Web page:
{{featured_button_text}}
Cougars Stalk Community (copy)

This file photo shows a 2-year-old cougar that was trapped and relocated by the Washington Department of Fish and Wildlife in 2012. 

A state wildlife biologist has confirmed a recent cougar sighting in a rural Corvallis neighborhood but said the animal so far has not exhibited behaviors that would constitute a threat to human safety.

A photo taken on the afternoon of May 14 clearly shows a cougar near a home on Northwest Glenwood Drive, in the Skyline West neighborhood, said Nancy Taylor, a biologist with the Corvallis district office of the Oregon Department of Fish & Wildlife.

Taylor added that she couldn’t tell the mountain lion’s age, size or sex from the photo, and the resident who took the picture did not report any signs of threatening behavior from the animal.

“It was just walking through the property,” Taylor said.

Taylor said the department would continue to monitor the situation and asked residents who see a cougar to call her office at 541-757-4186. However, the agency is prohibited from killing one of the wild cats unless one or more of the following criteria are met.

• Aggressive actions toward a person, such as charging, growling or snarling.

• Breaking into a residence or attempting to do so.

• Attacking a pet or domestic animal.

You have free articles remaining.

Become a Member

• Loss of wariness of humans, displayed through repeated daytime sightings near a house or other permanent structure.

The last confirmed sightings in the area were in October.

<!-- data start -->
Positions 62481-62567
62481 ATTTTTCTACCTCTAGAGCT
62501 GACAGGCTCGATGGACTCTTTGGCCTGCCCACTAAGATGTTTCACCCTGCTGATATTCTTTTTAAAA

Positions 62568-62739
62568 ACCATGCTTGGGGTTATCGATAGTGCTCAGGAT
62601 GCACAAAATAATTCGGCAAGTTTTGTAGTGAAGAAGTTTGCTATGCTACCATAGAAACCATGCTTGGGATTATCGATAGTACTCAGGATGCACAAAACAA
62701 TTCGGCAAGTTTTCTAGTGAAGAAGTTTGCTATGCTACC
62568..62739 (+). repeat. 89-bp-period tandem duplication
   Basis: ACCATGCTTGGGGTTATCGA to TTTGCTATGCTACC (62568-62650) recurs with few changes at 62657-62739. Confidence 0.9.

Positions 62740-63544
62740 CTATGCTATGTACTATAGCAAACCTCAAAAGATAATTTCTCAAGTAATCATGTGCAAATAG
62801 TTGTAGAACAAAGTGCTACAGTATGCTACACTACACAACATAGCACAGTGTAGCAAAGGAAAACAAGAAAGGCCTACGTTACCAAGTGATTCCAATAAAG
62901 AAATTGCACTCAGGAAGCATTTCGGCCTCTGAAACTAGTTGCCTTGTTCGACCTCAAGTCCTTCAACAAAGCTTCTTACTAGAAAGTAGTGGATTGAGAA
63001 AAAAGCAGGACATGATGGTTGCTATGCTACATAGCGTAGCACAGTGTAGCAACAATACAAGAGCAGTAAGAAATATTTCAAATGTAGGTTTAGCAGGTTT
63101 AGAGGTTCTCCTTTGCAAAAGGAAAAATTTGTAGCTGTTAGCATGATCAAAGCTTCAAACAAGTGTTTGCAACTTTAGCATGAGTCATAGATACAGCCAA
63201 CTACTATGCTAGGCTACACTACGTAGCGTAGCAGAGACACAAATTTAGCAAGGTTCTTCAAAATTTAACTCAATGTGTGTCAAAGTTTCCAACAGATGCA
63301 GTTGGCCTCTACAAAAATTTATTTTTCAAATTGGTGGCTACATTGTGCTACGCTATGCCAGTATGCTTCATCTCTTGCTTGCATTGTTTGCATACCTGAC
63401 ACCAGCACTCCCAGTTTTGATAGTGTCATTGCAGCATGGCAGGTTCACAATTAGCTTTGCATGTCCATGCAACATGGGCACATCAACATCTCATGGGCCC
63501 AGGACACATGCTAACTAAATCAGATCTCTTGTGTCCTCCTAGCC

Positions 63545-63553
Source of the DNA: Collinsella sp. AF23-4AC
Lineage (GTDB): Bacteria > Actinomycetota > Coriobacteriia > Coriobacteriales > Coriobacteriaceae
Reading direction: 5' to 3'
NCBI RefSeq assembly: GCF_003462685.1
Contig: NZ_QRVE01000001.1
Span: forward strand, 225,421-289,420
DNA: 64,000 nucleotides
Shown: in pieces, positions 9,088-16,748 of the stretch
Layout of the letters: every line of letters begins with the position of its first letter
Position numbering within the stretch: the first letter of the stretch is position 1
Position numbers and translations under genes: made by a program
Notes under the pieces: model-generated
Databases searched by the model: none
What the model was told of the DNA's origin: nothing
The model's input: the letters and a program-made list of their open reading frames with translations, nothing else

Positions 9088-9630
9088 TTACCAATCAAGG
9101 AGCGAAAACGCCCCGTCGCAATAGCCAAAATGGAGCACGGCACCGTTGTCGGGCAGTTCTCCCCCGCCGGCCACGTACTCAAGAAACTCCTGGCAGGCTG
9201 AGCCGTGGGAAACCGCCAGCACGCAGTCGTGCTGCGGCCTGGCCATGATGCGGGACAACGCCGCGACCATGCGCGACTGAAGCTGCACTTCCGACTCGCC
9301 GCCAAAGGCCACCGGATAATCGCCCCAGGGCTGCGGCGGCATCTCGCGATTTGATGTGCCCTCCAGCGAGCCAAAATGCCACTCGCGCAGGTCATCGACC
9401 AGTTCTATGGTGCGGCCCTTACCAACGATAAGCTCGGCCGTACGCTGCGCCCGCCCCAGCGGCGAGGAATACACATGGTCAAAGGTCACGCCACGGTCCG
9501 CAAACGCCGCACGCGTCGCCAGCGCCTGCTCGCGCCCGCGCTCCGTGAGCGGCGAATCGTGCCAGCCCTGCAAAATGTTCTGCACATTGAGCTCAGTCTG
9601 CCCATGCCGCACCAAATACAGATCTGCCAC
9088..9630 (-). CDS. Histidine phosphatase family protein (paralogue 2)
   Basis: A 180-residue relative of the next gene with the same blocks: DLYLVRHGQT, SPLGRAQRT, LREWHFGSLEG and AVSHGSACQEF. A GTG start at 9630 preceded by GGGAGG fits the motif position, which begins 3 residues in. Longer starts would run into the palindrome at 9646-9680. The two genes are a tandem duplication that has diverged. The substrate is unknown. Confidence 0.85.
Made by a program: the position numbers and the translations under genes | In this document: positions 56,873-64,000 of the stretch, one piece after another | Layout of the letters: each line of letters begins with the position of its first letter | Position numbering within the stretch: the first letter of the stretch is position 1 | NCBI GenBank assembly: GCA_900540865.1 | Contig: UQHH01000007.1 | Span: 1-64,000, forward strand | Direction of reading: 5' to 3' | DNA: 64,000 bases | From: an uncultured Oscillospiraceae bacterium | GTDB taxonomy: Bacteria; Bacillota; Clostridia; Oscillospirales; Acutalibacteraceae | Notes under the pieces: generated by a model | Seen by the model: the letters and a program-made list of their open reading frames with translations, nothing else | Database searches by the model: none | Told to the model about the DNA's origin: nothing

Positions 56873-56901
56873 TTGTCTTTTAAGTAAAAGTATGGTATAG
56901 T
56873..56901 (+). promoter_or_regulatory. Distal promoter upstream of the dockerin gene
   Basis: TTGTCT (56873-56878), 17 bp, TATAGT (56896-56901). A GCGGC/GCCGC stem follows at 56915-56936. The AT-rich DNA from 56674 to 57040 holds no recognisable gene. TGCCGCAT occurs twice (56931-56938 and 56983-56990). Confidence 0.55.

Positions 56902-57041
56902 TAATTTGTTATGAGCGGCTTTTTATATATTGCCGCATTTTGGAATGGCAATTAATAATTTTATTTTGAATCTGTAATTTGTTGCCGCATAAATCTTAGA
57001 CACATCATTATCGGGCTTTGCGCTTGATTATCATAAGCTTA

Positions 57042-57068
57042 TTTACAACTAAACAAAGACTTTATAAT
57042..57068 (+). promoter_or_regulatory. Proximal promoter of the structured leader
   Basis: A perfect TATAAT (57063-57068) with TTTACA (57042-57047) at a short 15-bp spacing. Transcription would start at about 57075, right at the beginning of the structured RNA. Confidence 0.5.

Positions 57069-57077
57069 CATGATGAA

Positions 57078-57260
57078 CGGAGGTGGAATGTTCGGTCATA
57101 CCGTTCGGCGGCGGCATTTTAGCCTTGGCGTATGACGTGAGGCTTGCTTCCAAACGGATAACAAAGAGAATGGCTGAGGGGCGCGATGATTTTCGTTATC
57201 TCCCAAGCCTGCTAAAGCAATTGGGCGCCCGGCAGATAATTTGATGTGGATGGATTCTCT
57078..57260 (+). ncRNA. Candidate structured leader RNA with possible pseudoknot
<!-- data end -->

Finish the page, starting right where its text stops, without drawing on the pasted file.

On Oct. 6, a hunter shot and killed an adult female cougar that growled at him in the power line corridor off Covey Run, a short distance north of Skyline West.

Two juveniles that were with the adult cougar ran off, and several cougar sightings were reported in the vicinity over the next few days.

The only known instance of a fatal cougar attack in Oregon happened last August, when a 55-year-old woman was killed while hiking alone near Mount Hood.

Cougar encounters are rare, but if you do come across one, you should stay calm, maintain eye contact and back away slowly. If the animal seems aggressive, raise your arms to make yourself appear bigger, clap your hands and talk in a loud, firm voice. Fight back if attacked, but don’t turn your back or run away.

Taylor said people who live in cougar country should take some basic precautions, especially around dawn and dusk, when the big cats are most active. See the online version of this story for a detailed list of steps you can take to protect yourself and your pets.

Get News Alerts delivered directly to you.

* I understand and agree that registration on or use of this site constitutes agreement to its user agreement and privacy policy.

Reporter Bennett Hall can be reached at 541-758-9529 or bennett.hall@lee.net. Follow him on Twitter at @bennetthallgt.

1
1
1
0
2